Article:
The grass can be greener on the other side. Tasked with the familiar request for a side infill and loft conversion, we looked to combine the best of modern clean design with the period features of this Victorian terraced house.

Project Name: Harcombe House
Studio Name: Paul Archer Design
Location: London, United Kingdom
Photography: Jonathan Gooch
Project Budget: £408000
Completion date: 2018

Harcombe House by Paul Archer Design - Sheet1
Backyard ©Jonathan Gooch

The house had only recently been purchased by the new owners with a project in mind. We were presented with a familiar layout for a town house, front and rear reception rooms on the ground floor and three beds on the upper floor. The dated interiors, woodchip lined walls, gloomy kitchen, garden of weeds meant that very little material was sacrosanct.

Traditional features such as sash windows, panelled doors and cornicing have been reinstated to the front and upper floors of the main house to help bring back some of the original charm to the house. A new mansard and roof extension over the rear wing provide additional bedrooms and bathrooms, with space for a small home office.

Harcombe House by Paul Archer Design - Sheet2
Kitchen ©Jonathan Gooch

The ground floor has been reorganised with the rear reception room giving way to a utility room and spacious ground floor WC, located with practicalities in mind for a family with young children. Relocating the spine wall has lengthened the front reception room. Services have been relocated to make full use of the void below the stair.

The striking green kitchen sits centrally below the large rooflight, with dining and living spaces towards the garden. Banquette seating provides compact living and additional storage to this narrow house, freeing up valuable space for family activities. To address issues with low ceilings and dim levels of daylight the floor to the rear extension and garden has been lowered.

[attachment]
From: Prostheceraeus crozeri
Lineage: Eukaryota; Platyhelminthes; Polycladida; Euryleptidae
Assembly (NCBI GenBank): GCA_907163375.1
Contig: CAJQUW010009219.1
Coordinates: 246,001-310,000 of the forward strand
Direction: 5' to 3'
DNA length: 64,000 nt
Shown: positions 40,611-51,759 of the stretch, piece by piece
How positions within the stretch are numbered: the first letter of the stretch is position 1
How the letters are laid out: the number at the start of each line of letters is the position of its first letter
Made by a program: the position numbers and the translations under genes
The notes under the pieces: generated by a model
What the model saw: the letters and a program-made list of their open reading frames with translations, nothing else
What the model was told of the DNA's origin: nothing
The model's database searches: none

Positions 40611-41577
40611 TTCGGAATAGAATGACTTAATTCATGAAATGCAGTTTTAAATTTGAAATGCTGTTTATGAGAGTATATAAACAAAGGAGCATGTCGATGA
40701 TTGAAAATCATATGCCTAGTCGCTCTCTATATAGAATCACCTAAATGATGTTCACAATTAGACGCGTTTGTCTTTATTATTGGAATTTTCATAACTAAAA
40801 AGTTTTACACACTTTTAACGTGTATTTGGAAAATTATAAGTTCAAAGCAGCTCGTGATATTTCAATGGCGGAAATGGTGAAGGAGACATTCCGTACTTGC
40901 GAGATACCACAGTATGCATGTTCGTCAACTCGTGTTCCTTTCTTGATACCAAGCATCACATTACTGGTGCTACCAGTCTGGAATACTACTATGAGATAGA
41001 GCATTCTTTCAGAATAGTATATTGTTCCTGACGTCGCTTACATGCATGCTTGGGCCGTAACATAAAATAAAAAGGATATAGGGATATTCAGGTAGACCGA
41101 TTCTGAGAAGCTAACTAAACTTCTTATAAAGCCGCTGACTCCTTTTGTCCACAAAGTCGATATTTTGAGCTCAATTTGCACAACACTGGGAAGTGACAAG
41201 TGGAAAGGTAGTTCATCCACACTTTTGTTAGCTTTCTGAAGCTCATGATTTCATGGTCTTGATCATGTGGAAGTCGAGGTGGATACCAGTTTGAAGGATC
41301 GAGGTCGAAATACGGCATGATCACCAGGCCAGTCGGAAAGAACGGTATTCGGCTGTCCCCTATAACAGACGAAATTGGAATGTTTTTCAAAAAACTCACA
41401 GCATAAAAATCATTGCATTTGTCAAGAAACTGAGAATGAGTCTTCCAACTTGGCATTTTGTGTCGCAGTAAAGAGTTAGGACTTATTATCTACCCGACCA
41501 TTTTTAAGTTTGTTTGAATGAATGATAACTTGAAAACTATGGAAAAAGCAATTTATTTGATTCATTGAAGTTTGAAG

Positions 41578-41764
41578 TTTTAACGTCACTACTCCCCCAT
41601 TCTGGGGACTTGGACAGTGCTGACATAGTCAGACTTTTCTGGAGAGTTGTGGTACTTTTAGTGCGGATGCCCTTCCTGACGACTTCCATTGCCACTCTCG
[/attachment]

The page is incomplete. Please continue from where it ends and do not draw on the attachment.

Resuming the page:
Harcombe House by Paul Archer Design - Sheet3
Dining Space ©Jonathan Gooch

The oversized glazing running across the rear of the extension adds to the sense of height. The two adjoining properties either side, (already extended) do not sit on the same building line. Hence the stepped glazed corner, used to increasing the field of view further.

The small garden has been levelled out with raised planters positioned to the rear, onto which a cantilevered bench has been installed. The grey render, green turf and timber was used to tie in with the colour palette of the kitchen extension.


Rethinking The Future (RTF) is a Global Platform for Architecture and Design. RTF through more than 100 countries around the world provides an interactive platform of highest standard acknowledging the projects among creative and influential industry professionals.